Explain what it means to say, “variables must vary.”

Explain what it means to say, “variables must vary.”

List and define the four levels of measurement (using examples) discussed in this week’s introduction and resources. In your opinion, which one or more is the most appropriate for statistical analysis. Explain.

Compare and contrast the characteristics of continuous and discrete variables. What is a common challenge of trying to calculate statistics using discrete variables?

Identify the level of measurement for the following examples and explain why you selected the level you did for each, relying on this week’s resources for support:

Career field (e.g., accountant, production manager, etc.)

Temperature in Fahrenheit

A job satisfaction survey measured as “disagree, neutral, agree”

Total sales for a firm

Identify each of the following types of a variable (e.g., continuous versus discrete) and explain why you selected the category you did for each, relying on this week’s resources for support:

The number of workers in each department of a large organization (e.g., workers in production, sales, accounting, etc.)

The dollars of revenue earned during a fiscal year.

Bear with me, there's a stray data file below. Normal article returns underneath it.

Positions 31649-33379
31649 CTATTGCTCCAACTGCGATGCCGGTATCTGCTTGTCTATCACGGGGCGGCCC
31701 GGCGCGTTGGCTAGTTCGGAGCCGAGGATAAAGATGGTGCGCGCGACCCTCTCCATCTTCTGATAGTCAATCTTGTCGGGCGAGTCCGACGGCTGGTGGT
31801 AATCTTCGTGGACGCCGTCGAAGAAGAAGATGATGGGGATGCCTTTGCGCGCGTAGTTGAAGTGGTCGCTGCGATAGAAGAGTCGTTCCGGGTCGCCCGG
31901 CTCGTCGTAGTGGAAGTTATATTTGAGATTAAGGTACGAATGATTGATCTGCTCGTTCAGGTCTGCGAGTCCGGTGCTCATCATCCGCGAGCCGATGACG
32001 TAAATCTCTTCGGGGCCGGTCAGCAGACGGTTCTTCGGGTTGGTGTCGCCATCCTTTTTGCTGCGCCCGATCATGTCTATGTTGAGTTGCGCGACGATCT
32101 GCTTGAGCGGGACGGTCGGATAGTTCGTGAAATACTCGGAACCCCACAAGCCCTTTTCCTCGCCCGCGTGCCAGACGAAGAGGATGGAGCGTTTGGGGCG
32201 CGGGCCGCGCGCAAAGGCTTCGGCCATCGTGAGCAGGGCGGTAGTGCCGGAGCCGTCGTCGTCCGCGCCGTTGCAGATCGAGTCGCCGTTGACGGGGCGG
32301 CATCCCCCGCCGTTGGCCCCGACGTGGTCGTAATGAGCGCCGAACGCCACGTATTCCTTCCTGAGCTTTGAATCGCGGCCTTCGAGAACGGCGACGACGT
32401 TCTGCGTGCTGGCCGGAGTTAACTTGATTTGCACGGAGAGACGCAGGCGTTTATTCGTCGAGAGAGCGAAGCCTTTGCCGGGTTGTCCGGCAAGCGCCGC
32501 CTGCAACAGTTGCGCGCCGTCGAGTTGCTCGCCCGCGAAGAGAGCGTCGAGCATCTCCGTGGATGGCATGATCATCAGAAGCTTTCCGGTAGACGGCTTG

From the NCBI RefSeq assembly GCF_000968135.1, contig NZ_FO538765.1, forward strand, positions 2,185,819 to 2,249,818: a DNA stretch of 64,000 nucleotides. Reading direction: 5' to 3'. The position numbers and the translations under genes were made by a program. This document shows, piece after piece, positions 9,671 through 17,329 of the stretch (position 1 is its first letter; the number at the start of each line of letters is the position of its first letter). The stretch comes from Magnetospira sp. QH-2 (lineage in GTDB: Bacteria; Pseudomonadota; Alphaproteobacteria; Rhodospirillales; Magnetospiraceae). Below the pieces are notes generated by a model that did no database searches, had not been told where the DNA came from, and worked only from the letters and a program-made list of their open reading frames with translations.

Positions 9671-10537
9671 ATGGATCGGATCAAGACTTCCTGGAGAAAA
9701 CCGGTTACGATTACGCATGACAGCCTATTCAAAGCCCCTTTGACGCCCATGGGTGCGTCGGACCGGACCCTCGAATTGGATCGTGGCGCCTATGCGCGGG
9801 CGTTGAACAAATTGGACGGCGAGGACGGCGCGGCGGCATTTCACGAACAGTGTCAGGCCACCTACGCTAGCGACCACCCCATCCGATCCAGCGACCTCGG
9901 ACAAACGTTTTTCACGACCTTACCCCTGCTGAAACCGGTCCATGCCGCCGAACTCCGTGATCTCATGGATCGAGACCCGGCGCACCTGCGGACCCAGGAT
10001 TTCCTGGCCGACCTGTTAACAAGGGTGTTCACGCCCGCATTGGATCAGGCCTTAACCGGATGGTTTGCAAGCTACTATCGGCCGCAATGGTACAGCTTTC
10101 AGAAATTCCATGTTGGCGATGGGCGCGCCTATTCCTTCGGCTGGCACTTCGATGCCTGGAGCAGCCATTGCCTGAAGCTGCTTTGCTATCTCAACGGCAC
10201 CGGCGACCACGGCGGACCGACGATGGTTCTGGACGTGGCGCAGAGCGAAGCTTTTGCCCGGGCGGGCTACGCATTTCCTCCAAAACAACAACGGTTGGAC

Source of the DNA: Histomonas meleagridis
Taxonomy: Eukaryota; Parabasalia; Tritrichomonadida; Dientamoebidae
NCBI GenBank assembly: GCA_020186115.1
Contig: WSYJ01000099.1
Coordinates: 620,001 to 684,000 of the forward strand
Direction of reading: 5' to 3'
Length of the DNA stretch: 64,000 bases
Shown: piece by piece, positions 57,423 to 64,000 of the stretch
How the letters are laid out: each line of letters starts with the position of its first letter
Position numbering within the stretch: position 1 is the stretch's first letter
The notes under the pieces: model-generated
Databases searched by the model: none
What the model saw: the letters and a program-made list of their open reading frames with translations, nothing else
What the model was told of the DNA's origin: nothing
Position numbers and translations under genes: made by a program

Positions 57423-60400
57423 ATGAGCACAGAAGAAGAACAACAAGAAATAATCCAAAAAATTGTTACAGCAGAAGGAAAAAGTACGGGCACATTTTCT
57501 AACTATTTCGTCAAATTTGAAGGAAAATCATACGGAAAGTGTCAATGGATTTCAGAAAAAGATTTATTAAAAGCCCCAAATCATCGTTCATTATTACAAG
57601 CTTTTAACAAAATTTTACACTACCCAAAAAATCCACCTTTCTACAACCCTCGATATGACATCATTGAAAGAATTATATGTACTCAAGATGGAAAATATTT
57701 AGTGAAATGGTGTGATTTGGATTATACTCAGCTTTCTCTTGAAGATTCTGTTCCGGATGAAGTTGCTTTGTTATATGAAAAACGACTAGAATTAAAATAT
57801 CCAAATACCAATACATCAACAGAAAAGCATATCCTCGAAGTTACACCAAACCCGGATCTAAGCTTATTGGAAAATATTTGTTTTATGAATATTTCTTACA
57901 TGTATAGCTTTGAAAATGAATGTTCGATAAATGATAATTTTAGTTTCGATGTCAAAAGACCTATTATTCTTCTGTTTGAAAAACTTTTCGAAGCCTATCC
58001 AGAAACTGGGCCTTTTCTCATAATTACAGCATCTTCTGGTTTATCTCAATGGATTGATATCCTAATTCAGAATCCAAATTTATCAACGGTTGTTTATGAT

The number of software licenses available to employees in a firm

The average annual salary of middle managers of an organization

Length: 3 to 5 pages not including title page and reference page

References: Include a minimum of 2 scholarly resources.

Your paper should demonstrate thoughtful consideration of the ideas and concepts presented in the course and provide new thoughts and insights relating directly to this topic. Your response should reflect scholarly writing and current APA standards. Be sure to adhere to Northcentral University’s Academic Integrity Policy.

Aldrich, J. O., & Rodríguez, H. M. (2013). Building SPSS graphs to understand data. Thousand Oaks, CA: SAGE Publications, Inc

Berkman, E.T., & Reise, S.P. (2012). A Conceptual Guide to Statistics Using SPSS. Thousand Oaks, California, United States: SAGE Publications, Inc

Davis, S., & Davis, E. (2015). Data analysis with SPSS software: Data types, graphs, and measurement tendencies.

Field, A. (Academic). (2012). Editing graphs [Streaming video]. Retrieved from SAGE Research Methods

Grech, V. (2018). WASP (Write a Scientific Paper) using Excel –4: Histograms. Early Human Development, 118, 56–60